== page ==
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β-catenin is required in the neural crest and mesencephalon for pituitary gland organogenesis

  • Shannon W. Davis1Email author,
  • Amanda H. Mortensen2,
  • Jessica L. Keisler1,
  • Amanda L. Zacharias3, 5,
  • Philip J. Gage3,
  • Ken-ichi Yamamura4 and
  • Sally A. Camper2
BMC Developmental BiologyBMC series – open, inclusive and trusted201616:16

https://doi.org/10.1186/s12861-016-0118-9

Received: 26 January 2016

Accepted: 10 May 2016

Published: 16 May 2016

Abstract

Background

The pituitary gland is a highly vascularized tissue that requires coordinated interactions between the neural ectoderm, oral ectoderm, and head mesenchyme during development for proper physiological function. The interactions between the neural ectoderm and oral ectoderm, especially the role of the pituitary organizer in shaping the pituitary precursor, Rathke’s pouch, are well described. However, less is known about the role of head mesenchyme in pituitary organogenesis. The head mesenchyme is derived from definitive mesoderm and neural crest, but the relative contributions of these tissues to the mesenchyme adjacent to the pituitary are not known.

Results

We carried out lineage tracing experiments using two neural crest-specific mouse cre lines, Wnt1-cre and P0-cre, and determined that the head mesenchyme rostral to the pituitary gland is neural crest derived. To assess the role of the neural crest in pituitary development we ablated it, using Wnt1-cre to delete Ctnnb1 (β-catenin), which is required for neural crest development. The Wnt1-cre is active in the neural ectoderm, principally in the mesencephalon, but also in the posterior diencephalon. Loss of β-catenin in this domain causes a rostral shift in the ventral diencephalon, including the pituitary organizer, resulting in pituitary dysmorphology. The neural crest deficient embryos have abnormally dilated pituitary vasculature due to a loss of neural crest derived pericytes.

Conclusions

β-catenin in the Wnt1 expression domain, including the neural crest, plays a critical role in regulation of pituitary gland growth, development, and vascularization.

Keywords

Neural crestPituitary glandOrganogenesis β-catenin Vasculature

Background

In comparison to invertebrate chordates, vertebrates are characterized by an elaborate head with an expanded brain, elaborate sensory organs, and a craniofacial skeleton. These modifications from the ancestral chordate where enabled in part by the appearance of neural crest cells, neurogenic placodes, and muscularized hypomeres, which are derived from definitive mesoderm, in the ancestral vertebrate [1, 2]. These three tissues, along with the neural ectoderm, interact in diverse ways to form the elaborate head structures of vertebrates, including sensory organs and craniofacial skeletal components [3, 4]. The pituitary gland also appears with the formation of vertebrates and is partially derived from the adenohypophyseal placode [5]. The contributions of the adenohypophyseal placode to pituitary development are well described [5, 6]; however, much less is known about neural crest and definitive mesoderm contributions to pituitary organogenesis.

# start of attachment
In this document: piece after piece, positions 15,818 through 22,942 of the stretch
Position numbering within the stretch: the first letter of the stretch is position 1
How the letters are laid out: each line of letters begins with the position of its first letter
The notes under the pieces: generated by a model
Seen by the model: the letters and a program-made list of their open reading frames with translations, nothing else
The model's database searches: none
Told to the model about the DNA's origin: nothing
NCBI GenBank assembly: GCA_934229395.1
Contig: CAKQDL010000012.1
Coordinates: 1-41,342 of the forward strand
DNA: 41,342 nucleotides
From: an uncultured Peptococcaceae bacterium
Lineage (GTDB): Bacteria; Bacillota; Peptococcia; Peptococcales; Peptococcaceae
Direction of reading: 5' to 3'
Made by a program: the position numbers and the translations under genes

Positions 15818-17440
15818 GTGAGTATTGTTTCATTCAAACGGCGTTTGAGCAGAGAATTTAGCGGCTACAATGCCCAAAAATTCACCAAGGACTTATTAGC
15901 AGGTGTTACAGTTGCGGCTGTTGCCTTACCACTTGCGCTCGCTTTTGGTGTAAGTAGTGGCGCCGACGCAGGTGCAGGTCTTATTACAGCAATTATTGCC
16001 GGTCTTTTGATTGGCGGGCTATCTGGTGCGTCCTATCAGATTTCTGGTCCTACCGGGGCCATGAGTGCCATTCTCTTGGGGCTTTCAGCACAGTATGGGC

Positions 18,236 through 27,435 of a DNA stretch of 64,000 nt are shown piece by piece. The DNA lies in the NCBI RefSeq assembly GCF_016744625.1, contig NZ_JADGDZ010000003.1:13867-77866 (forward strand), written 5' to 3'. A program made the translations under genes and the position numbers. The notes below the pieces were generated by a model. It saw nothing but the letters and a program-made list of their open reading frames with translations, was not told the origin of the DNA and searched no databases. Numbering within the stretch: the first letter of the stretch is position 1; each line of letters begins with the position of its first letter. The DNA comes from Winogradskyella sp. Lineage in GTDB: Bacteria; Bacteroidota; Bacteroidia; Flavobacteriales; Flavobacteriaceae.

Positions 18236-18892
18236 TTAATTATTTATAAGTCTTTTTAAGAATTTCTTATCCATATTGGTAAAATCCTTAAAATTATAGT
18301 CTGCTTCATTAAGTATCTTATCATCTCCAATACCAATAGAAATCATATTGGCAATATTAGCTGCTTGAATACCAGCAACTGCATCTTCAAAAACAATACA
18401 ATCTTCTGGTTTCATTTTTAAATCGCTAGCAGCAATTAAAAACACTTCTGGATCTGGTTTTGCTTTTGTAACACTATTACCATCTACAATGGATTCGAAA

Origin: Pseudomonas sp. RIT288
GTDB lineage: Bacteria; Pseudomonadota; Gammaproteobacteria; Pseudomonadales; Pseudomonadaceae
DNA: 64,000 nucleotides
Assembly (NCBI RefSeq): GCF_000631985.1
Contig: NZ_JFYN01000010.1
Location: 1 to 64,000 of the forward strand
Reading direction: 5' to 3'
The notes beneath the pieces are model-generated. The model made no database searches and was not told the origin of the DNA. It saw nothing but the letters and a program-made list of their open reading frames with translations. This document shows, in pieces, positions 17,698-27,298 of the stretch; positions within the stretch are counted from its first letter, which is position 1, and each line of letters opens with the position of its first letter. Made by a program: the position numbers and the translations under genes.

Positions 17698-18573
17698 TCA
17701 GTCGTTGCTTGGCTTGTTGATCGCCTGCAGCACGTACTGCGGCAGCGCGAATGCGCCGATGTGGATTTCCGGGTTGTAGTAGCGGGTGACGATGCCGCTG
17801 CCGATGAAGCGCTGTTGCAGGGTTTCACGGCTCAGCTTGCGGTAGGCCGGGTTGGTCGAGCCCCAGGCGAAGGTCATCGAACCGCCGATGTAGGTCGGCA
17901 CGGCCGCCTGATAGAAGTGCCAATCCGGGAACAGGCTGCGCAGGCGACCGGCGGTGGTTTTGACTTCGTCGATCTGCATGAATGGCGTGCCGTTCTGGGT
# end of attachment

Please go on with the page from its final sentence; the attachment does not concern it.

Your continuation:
Rathke’s pouch, the precursor to the pituitary anterior and intermediate lobes, is surrounded by cranial head mesenchyme and is in close proximity to the rostral end of the notochord and pre-chordal plate, which have important signaling functions in early head development [7]. Chick explant studies demonstrated that co-cultures of the ventral diencephalon and Rathke’s pouch could only induce differentiation of corticotropes when mesenchyme was included in the culture [8]. Additionally, explants of chick notochord can cause surface ectoderm to invaginate, forming a structure similar to Rathke’s pouch [8]. These experiments suggest that chick head mesenchyme plays a role in supporting cell differentiation in the anterior lobe. The permissive mesenchymal signal for anterior lobe cell specification has not been identified. Several secreted factors expressed in mouse pituitary adjacent mesenchyme, including Chordin, Noggin, Nbl1, and Fstl1, are candidates for a mesenchymal signal in pituitary organogenesis [911]. Foxd1 is a forkhead domain transcription factor expressed in the pituitary adjacent mesenchyme, and Foxd1 −/− mice have increased proliferation of anterior lobe cells and decreased LHβ expression. These results suggest that Foxd1 may regulate the expression of a mesenchymal signal necessary for pituitary development [12].

The cranial mesenchyme contributes to the hypophyseal portal system, which is a network of blood vessels that surrounds and invades the pituitary gland, enabling delivery of releasing hormones from the hypothalamus to the pituitary anterior lobe and from the pituitary gland to target organs in the body. The head mesenchyme is comprised of both definitive mesoderm, migrating through the primitive streak, and neural crest, which migrates away from the dorsal side of the neural tube and throughout the body [4]. The neural crest forms much of the peripheral nervous system, which is consistent with its ectodermal origin, but within the head it contributes to tissues, such as bones, muscles, and dermis of the skin, which are usually derived from definitive mesoderm [13]. In recognition of the diversity of tissues generated by the neural crest, it is frequently described as a fourth germ layer [14]. The developmental plasticity of the neural crest results from the maintenance of a gene regulatory network, characteristic of pluripotent blastula cells, in the neural crest lineage [15]. The cranial vasculature reflects the dual contributions of definitive mesoderm and neural crest; endothelial cells are derived from definitive mesoderm and the neural crest forms the pericytes and smooth muscle that wrap around and regulate the endothelial cells [1618]. To define the contributions of head mesenchyme to pituitary organogenesis, we utilized a genetic model to examine neural crest contributions to pituitary gland organogenesis. β-CATENIN is a key component of canonical Wnt signaling, and loss of β-catenin in the neural crest lineage is known to cause apoptosis of migrating neural crest cells, leading to severe head malformations [19]. We present here an analysis of pituitary gland organogenesis in the absence of neural crest, and uncovered a critical role for neural crest contributions to the pituitary vasculature.